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Jesus said, “The eye is the lamp of the body. If your eye is clear, your whole body will be full of light. But if your eye is bad, your whole body will be full of darkness. And if the light that is in you is darkness, how great is the darkness.” It’s that last line that signals to us in English that Jesus is speaking metaphorically. But in Aramaic, Jesus’ native language with its layers of simultaneous meaning, the metaphorical meaning is also literal. He is telling us that until the eye, the view, opinion, mindset with which we look at life is clear, simple, sincere, straight, true—even the light we see, the order and balance in our moments, will appear dark—chaotic, disordered. Scary. With no owl in sight. To rise above the programming of the loss of a year or a lifetime takes an eye clear enough to always choose in the direction of connection with each other and everything in our moments. The change to a new year is a great milestone, but changing the eye of our mindset is what really makes the year new.

Off the Continuum

Dave Brisbin 10.25.20
Continuing with the theme of grace—the unmerited favor, unconditional love without which there is no gospel at all—we focus on why it is so hard for us to grasp and begin to trust in a way that changes our attitudes and experience of life. The opposite of the concept of unmerited favor is a legal understanding of our relationship with God. Reward from obedience to law is merited, earned, and kills grace because it places us in continuum thinking, seeing ourselves on a continuum or spectrum from good to evil, working toward the point at which we are acceptable to God. Continuum thinking is generally a better way to look at human relationships than categorical thinking that puts people in categories or boxes that can quickly become stereotypes and prejudices. But when it comes to God and God’s love, the continuum breaks down in the face of the infinite nature of spirit. To begin to trust a love that can’t be merited, earned, won, or lost is to take a leap off the continuum.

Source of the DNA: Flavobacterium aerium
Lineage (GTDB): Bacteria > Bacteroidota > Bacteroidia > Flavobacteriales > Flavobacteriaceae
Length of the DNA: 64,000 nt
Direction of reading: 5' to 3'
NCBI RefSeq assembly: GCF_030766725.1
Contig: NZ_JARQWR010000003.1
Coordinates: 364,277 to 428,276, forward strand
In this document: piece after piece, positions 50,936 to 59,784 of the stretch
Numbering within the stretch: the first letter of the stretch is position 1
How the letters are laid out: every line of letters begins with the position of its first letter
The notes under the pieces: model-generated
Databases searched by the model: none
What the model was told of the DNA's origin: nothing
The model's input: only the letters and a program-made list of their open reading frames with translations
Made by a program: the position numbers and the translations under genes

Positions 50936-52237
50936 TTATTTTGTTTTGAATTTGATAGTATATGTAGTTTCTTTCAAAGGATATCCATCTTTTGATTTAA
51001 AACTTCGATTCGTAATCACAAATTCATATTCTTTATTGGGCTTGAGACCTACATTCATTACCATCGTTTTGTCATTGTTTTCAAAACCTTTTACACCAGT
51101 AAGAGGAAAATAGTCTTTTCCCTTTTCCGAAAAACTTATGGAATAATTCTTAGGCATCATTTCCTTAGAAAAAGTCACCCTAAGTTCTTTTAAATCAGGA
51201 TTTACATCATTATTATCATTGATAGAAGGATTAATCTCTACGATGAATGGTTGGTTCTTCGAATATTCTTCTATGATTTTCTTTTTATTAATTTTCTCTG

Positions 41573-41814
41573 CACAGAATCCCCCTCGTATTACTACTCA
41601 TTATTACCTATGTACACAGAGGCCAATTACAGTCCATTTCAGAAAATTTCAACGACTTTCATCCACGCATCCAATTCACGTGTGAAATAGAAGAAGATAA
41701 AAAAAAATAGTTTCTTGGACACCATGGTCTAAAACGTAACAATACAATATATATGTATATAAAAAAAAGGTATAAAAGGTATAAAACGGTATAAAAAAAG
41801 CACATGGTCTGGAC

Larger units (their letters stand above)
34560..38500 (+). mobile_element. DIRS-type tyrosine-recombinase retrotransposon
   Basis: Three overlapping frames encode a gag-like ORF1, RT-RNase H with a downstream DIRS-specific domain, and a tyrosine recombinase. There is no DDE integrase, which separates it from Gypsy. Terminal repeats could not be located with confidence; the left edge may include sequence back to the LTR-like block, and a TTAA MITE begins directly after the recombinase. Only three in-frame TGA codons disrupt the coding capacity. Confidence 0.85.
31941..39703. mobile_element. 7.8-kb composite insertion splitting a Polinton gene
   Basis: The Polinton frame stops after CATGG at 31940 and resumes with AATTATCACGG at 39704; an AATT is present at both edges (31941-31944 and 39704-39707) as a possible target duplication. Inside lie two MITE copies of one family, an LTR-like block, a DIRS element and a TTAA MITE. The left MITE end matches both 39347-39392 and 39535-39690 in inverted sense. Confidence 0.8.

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All of Jesus’ teaching, the model of his life, the scriptures, are like the training on the ground for a skydive, which gets you all the way to an open door miles in the sky…but you won’t know skydiving or be convinced of the grace of a parachute until you jump. And you won’t be convinced of God’s grace, no matter how much you know about it, until you jump off the continuum where the impossible becomes suddenly possible. Even something as impossible as amazing grace.

Grace: The Path to Peace

Frank Billman 10.18.20
Grace is one of the cornerstones of the Christian faith. It is a concept that we all celebrate and eagerly accept because we all know that we need God’s grace desperately. The challenge comes in taking grace from a mental construct and making it experiential – moving it from our heads to our hearts. At the root of our difficulty is the nagging question of worthiness. Does God really love us unconditionally? Can the Good News really be this good? The message today will walk through the obstacles to accepting God’s grace and explore part of the process that takes us there because without grace there is no peace.

Mistaken Identity

Dave Brisbin 9.6.20
I have been talking with people, so many lately, who have suffered tremendous loss. Seems almost like a flood of loss floating on top of the collective loss we’ve all been experiencing this year. Loss of parents and children to death, overdose, loss of jobs, careers and vocations due to Covid and financial downturns. Losses that fundamentally change the ground of a person’s life. Losses that ask a common question of all of us: who are we when we lose a defining part of our lives? We naturally see our identity in terms of the roles we play, the accomplishments we achieve, and the attributes we display as humans, but anything that can be taken from us is not our identity, and everything it means to be human is taken at death, which is why we fear it—who are we then? If you think about it, all our fears in life stem from the basic fear of loss of identity. When we assume we are the voice that talks to us in our heads, the egoic mind, the “false” self or small self of Thomas Merton, we are continually defining and defending ourselves. But it’s a case of mistaken identity.